Loading Events

« All Events

  • This event has passed.

Thesis Defence: Dynamic, Particle-Based Simulation of Industrial Handling and Draping Process of Textile Semi-Finished Products

November 29, 2022 at 11:00 am - 2:00 pm

Amir Nazemi, supervised by Dr. Abbas S. Milani, will defend their thesis titled “Dynamic, Particle-Based Simulation of Industrial Handling and Draping Process of Textile Semi-Finished Products” in partial fulfillment of the requirements for the degree of Master of Applied Science.

An abstract for Amir’s thesis is included below.

Defences are open to all members of the campus community as well as the general public.

Registration is not required for in-person defences.


The superior strength-to-weight ratio of woven fabric composites, along with their high formability, is one of the primary design parameters defining their increased applications in modern manufacturing processes, including those in aerospace and automotive. However, complex geometries of finished components still continue to bringing several challenges to designers as they need to cope with manufacturing defects with a minimal overhead cost. Wrinkling is a common defect occurring during the forming processes and handling of semi-finished textile composites. One of the main reasons for this defect is the weak bending stiffness of fibre yarns in the unconsolidated state of the fabric preform, causing an excessive relative motion between the fibres during out-of-plane deformation. This challenge can be further exacerbated when using specialized blank holders in forming set-ups. For forming simulations of fabric composites, Finite Element (FE) method has been a longstanding means to predict and mitigate manufacturing defects. Such simulations are predominately intended to not only predict the onset, growth, and shape of wrinkles, but also to determine the best processing conditions that can yield an optimized positioning of fibres upon forming (or optimum robot handling in the case of automated processes). However, the need for the use of small-time steps via explicit FE codes, facing numerical instabilities, as well as large computational time, are among some drawbacks of the current FE models in composites forming research, also hindering their extensive use as fast and yet efficient digital twins in pertinent industries. This thesis presents a novel woven fabric simulation technique through a so-called material point method (MPM), which enables the use of much larger time steps along with fewer numerical instabilities, hence the ability to run significantly faster and yet efficient forming simulations. As a preliminary case study, both standard 2D deformation modes as well as a 3D hemispherical forming set-up is employed, using a plain weave test material. The MPM results are compared to the conventional FE simulations, as well as to the physical experiments. Overall, the MPM method showed a run time around 20 times faster than its FE counterpart in the present study, yet with a very comparable reliability on forming parameters predictions as verified by different metric during experiments. Such a fast simulation tool is believed to have a potential to sizably enhance the development of emerging automated fibre handling and preform processes under the emerging AI-based smart manufacturing paradigm.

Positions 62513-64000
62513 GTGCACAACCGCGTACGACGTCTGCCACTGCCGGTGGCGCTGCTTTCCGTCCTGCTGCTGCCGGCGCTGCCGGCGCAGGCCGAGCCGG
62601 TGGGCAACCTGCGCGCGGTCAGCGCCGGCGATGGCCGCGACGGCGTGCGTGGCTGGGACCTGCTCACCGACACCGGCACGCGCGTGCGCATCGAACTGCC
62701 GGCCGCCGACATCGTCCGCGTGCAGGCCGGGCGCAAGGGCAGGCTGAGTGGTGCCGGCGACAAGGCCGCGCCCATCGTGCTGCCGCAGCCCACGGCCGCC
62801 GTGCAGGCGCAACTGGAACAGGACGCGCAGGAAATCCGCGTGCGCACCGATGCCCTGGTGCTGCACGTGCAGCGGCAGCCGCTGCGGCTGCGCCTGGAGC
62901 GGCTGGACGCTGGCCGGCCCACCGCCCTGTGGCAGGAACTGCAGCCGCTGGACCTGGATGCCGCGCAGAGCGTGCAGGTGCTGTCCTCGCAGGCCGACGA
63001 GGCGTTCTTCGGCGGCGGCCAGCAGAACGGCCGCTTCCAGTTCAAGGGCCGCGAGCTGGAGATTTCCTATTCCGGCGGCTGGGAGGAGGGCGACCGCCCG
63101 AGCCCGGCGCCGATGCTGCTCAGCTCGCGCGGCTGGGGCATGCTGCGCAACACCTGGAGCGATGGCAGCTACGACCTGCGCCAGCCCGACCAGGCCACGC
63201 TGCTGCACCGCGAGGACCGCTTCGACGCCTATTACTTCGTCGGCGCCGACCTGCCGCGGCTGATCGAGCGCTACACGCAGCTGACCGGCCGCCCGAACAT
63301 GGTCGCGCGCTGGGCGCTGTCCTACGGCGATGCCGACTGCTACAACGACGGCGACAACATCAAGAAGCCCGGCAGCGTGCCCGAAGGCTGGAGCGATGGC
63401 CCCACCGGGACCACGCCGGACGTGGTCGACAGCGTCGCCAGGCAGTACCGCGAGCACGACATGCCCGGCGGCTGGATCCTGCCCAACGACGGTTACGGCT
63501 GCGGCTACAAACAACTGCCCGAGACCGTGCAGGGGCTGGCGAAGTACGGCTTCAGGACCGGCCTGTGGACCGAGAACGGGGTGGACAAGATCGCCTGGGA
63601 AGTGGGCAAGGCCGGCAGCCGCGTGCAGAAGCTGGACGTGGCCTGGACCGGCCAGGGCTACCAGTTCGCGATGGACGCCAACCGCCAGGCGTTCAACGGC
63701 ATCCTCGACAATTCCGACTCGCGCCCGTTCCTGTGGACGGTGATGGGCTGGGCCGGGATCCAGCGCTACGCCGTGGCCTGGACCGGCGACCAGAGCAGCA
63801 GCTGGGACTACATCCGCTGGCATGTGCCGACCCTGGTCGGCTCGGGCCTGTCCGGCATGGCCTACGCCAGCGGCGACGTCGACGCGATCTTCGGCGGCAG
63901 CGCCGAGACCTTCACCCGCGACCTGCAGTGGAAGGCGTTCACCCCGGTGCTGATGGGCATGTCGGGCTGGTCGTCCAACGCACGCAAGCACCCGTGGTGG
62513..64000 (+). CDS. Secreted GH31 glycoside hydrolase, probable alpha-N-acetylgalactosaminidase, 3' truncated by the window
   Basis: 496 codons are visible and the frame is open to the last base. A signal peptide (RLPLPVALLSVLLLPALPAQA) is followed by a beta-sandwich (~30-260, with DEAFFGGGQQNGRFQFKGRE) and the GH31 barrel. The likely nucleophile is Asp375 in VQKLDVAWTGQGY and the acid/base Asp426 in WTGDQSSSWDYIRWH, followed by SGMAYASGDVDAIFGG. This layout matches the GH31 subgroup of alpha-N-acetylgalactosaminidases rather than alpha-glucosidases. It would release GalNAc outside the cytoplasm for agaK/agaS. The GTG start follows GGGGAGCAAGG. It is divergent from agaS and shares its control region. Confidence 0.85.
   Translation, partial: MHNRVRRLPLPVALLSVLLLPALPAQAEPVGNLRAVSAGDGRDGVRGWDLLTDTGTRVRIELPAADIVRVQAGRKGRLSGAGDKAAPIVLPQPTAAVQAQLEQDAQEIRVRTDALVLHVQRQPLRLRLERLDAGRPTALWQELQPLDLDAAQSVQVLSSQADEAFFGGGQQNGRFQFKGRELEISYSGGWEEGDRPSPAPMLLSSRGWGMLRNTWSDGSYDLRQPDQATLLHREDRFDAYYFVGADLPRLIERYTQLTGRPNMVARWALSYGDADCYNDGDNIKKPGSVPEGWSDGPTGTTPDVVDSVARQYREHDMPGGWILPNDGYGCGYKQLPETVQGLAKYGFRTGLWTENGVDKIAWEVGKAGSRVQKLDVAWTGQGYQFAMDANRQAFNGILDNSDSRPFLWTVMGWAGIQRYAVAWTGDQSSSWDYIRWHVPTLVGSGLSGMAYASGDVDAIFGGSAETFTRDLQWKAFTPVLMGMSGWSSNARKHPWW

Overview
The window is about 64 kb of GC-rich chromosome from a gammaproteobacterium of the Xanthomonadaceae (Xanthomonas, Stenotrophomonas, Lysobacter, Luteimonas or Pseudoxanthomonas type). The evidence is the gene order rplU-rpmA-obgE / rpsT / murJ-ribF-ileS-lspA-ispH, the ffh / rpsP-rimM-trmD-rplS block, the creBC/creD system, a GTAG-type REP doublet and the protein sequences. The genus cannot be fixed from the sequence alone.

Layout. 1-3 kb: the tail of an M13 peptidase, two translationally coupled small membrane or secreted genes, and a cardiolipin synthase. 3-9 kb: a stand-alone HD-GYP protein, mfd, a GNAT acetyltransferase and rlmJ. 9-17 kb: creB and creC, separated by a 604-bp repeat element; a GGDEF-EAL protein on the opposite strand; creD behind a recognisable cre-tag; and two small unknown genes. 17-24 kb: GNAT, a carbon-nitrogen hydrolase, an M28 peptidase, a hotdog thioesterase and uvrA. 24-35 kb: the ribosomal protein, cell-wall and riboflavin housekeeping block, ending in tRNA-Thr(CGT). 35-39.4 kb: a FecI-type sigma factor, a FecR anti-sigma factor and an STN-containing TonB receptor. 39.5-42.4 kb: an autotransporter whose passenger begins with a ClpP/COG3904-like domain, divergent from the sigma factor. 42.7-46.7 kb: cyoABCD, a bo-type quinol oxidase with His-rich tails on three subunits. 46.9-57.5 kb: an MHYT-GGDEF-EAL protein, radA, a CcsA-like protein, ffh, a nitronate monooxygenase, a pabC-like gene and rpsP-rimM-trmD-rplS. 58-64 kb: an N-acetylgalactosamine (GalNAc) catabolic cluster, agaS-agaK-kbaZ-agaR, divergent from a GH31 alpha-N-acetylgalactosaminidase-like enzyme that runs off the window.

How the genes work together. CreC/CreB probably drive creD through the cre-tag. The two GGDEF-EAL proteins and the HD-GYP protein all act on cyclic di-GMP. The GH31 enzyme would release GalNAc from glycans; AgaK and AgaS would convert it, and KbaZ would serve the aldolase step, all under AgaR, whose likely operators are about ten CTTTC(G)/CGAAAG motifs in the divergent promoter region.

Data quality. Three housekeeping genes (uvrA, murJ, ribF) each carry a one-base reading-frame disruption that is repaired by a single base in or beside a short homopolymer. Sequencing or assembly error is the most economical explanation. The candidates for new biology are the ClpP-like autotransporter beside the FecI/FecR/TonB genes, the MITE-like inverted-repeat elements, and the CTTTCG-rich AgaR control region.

November 29, 2022
11:00 am - 2:00 pm


Engineering, Management, and Education Building (EME)
1137 Alumni Ave
Kelowna, BC V1V 1V7 Canada
+ Google Map

Additional Info

Room Number
Registration/RSVP Required
Event Type
Thesis Defence
Research and Innovation, Science, Technology and Engineering
Alumni, Community, Faculty, Staff, Families, Partners and Industry, Students, Postdoctoral Fellows and Research Associates